———- Forwarded message ———-
From: Richard Peachey <>
Date: Fri, Sep 7, 2012 at 3:50 PM
Subject: Further on Junk DNA

Hey, note part 5 (“Junk DNA”) of this Wikipedia article: <>

After giving some obviously outdated info, the article brings up ENCODE but then goes on to claim:
Still, a significant amount of the sequence of the genomes of eukaryotic organisms currently appears to fall under no existing classification other than “junk”.

[Seems the evolutionists aren’t going to give up easily! I guess this is just another round in what Robert W. Carter in 2009 called “the slow, painful death of junk DNA.” <>]

That Wikipedia article continues:
For example, one experiment removed 0.1% of the mouse genome with no detectable effect on the phenotype. This result suggests that the removed DNA was largely nonfunctional.

It’s not always that simple, however, to detect phenotypic changes. Some can be subtle: even if a stretch of DNA is not essential for life, it may still be adaptive in some way. (Non-subtle illustration: Your left arm is helpful though not absolutely essential for survival/reproduction!) Also, survival in the wild can be quite different from survival in the cozy laboratory. Consider the following statement:

  “Another way to seek evidence of function en masse is to get rid of long non-coding RNAs and watch how animals cope. But such an experiment may produce only subtle changes in an organism as a whole, and could still miss the importance of a transcript. ‘I think the cell will use these transcripts at very different times and in very different cell types and conditions.’ [Geneticist Thomas] Gingeras says. ‘You may need to see them in a very specific context to see the function.’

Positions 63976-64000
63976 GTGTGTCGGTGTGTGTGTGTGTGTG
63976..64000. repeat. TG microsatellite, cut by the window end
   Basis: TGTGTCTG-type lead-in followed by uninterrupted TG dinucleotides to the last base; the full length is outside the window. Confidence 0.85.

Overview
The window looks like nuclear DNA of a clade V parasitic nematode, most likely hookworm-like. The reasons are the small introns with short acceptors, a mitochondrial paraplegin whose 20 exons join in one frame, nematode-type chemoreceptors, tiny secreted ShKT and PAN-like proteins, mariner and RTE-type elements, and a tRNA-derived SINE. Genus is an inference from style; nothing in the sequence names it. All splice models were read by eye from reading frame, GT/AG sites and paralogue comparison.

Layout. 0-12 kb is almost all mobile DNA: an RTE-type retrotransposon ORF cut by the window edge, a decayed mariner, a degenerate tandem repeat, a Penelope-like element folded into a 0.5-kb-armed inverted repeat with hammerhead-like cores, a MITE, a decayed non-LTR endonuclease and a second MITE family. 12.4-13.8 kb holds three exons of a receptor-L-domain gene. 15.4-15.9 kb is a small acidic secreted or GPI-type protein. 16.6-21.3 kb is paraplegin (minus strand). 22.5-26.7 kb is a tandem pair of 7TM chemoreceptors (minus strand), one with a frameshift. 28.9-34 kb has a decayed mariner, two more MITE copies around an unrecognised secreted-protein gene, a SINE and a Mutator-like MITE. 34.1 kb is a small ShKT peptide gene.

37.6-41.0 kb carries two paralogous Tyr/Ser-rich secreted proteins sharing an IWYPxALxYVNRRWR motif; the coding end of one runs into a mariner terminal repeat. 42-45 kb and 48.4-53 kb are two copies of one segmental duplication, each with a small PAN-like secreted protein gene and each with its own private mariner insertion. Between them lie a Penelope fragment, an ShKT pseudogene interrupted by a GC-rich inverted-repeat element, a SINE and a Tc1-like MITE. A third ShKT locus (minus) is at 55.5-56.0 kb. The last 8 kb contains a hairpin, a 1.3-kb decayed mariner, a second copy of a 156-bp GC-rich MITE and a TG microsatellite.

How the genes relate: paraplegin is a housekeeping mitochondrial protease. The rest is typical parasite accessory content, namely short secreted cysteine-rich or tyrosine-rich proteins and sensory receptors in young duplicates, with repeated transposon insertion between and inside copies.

“That is what Jürgen Brosius of the University of Münster, Germany, and his colleagues found when they removed a 150-nucleotide RNA from mouse neurons, where it is normally transported down the cellular fingers that communicate with other cells. The engineered animals looked and acted more or less the same as the control animals — but Brosius says that on close inspection they weren’t as inquisitive and had unusual exploratory behaviours. Such activity might be lethal in the wild, Mattick [i.e., John Mattick, the director of the Centre for Molecular Biology and Biotechnology at the University of Queensland in Brisbane] says, ‘but it was affecting their behaviour in ways that were far too subtle to be assessed in a cage.’ ” (Anna Petherick, “The Production Line.” Nature 454:1044f., Aug. 28, 2008)

Evolutionists have at times accused creationists and Intelligent Design proponents of holding to a “God of the gaps,” but it looks to me like they’re desperately clutching a “Junk DNA of the gaps” in this losing battle!